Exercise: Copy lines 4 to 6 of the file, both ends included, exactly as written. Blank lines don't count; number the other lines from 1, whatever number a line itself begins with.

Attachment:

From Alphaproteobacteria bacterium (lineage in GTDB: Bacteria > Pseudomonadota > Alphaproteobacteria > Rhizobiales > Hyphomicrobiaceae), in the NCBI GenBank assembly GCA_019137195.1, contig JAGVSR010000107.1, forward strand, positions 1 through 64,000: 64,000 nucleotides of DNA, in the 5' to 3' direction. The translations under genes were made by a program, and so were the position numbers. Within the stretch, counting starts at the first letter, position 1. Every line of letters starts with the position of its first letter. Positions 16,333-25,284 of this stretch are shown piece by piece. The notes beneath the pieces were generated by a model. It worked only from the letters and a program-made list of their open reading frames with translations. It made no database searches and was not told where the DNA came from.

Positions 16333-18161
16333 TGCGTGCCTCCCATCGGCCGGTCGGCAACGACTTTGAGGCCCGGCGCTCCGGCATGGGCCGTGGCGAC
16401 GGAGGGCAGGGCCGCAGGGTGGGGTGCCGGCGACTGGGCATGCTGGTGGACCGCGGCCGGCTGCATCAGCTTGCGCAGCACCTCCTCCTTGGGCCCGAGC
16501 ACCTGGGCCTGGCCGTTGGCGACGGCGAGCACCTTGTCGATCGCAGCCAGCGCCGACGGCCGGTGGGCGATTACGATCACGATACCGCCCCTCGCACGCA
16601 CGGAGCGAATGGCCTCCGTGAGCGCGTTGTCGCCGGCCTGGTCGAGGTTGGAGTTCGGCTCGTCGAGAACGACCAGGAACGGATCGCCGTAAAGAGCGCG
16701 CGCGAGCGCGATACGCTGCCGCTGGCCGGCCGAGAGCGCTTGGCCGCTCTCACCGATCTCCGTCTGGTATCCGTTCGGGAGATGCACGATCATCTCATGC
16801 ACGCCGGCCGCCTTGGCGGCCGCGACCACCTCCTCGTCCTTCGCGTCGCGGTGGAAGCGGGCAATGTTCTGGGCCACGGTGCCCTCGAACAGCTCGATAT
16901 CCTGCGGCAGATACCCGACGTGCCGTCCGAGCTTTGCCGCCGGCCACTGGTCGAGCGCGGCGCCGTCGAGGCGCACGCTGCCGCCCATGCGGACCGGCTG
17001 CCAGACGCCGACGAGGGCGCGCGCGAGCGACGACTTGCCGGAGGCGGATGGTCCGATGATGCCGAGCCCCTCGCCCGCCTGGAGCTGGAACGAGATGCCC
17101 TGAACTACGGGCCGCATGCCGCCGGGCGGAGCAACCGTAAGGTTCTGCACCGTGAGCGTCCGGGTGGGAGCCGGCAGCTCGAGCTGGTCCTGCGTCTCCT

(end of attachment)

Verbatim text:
16401 GGAGGGCAGGGCCGCAGGGTGGGGTGCCGGCGACTGGGCATGCTGGTGGACCGCGGCCGGCTGCATCAGCTTGCGCAGCACCTCCTCCTTGGGCCCGAGC
16501 ACCTGGGCCTGGCCGTTGGCGACGGCGAGCACCTTGTCGATCGCAGCCAGCGCCGACGGCCGGTGGGCGATTACGATCACGATACCGCCCCTCGCACGCA
16601 CGGAGCGAATGGCCTCCGTGAGCGCGTTGTCGCCGGCCTGGTCGAGGTTGGAGTTCGGCTCGTCGAGAACGACCAGGAACGGATCGCCGTAAAGAGCGCG